Nuclear fusion ignition a first step toward abundant clean energy

Nuclear fusion ignition a first step toward abundant clean energy

By Pamela Jolly  December 22nd, 2022

A team of nuclear scientists in California have created history as a nuclear fusion experiment succeeded in creating more energy than was used to conduct it.

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The team at Lawrence Livermore National Laboratory’s (LLNL) National Ignition Facility is behind the experiment, which lasted less than a billionth of a second. The experiment involved the concentration of 192 laser beams focused into a capsule, the shell of which is made of diamond with a tiny hydrogen fuel pellet inside.

The beams compressed the hydrogen with temperatures hotter than the middle of the sun and energy was released. A fleeting star in a jar!

Nuclear fusion, unlike nuclear fission used in current nuclear power plants, doesn’t produce a lot of toxic problematic radioactive waste or greenhouse gases. Nuclear fusion combines hydrogen atoms that are readily available in seawater.

“This astonishing scientific advance puts us on the precipice of a future no longer reliant on fossil fuels but instead powered by new clean fusion energy,” U.S. Senate Majority Leader Charles Schumer said. 

With more investments and development, the technology offers promise for an unlimited clean energy source that doesn’t release damaging carbon dioxide into the atmosphere.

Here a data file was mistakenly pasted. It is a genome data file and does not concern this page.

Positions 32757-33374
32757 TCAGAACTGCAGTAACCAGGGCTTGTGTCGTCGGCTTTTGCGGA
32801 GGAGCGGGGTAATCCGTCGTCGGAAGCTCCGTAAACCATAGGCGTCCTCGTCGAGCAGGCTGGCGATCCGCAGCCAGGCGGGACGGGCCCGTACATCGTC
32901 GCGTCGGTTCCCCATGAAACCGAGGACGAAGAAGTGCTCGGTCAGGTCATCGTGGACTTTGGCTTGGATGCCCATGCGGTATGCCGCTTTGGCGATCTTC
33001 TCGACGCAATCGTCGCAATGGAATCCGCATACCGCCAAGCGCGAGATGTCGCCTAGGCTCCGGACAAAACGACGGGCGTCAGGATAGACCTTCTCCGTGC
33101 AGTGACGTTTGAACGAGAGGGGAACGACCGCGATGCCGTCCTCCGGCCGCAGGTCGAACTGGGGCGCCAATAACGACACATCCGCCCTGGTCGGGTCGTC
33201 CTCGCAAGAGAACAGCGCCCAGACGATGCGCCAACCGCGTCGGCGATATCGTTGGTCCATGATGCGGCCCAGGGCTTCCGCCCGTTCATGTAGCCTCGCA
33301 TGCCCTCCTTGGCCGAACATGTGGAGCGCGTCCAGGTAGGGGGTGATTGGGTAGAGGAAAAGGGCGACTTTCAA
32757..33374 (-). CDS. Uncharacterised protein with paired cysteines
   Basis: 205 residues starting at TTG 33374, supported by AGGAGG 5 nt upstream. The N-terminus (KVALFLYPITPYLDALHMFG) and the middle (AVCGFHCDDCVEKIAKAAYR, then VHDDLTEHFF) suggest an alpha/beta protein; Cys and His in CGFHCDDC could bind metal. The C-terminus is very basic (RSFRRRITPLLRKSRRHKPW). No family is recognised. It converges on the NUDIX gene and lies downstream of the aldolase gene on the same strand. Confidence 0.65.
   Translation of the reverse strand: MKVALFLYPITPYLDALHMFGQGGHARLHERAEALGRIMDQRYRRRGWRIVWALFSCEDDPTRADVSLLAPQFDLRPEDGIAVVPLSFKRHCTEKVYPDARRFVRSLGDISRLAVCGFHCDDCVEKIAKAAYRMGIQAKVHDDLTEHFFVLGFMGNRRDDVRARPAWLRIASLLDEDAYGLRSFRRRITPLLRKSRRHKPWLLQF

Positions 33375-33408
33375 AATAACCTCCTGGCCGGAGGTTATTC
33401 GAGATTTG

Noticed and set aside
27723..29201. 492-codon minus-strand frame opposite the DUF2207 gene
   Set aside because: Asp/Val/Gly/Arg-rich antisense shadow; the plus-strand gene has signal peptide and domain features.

What lead to this monumental event

This world-first was a culmination of 60 years’ work by many generations of scientists and collaborators passing on results from previous learnings and explorations.

A project of this size required several complex engineering, design and data analysis systems, including the world’s largest and most energetic laser system. Many experts collaborated to not only build this capability but also analyse results for improvements.

The successful ignition event that occurred on Monday 5 December, utilised a more robust capsule chamber leading to 3.15 megajoules of energy being produced. Although this is only enough power to boil about 15 or 20 kettles, it exceeded the 2.05 megajoules used to produce it and, in so doing, proved energy production is possible through nuclear fusion.

The future of nuclear fusion

Despite experts warning there are still many years of research ahead to make the technology commercially viable, interest and willingness to invest continues. In fact, U.S. Senate Majority Leader Charles Schumer (NY) has announced that over US$624 million has been authorised to be spent on America’s Inertial Confinement Fusion (ICF) program to build on the breakthrough.

Along with interest from the private sector this will hopefully yield improved, and perhaps even transformative results. Surely the allure of limitless clean energy is too high not to.

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Pamela Jolly

Pamela is a Marketing Communications professional with over 10 years experience working for both agencies and organisations in communications, travel, finance and retail industries. Pamela loves to be in nature riding a bike, skiing, appreciating the trees at her local park or exploring wild places abroad with her family.

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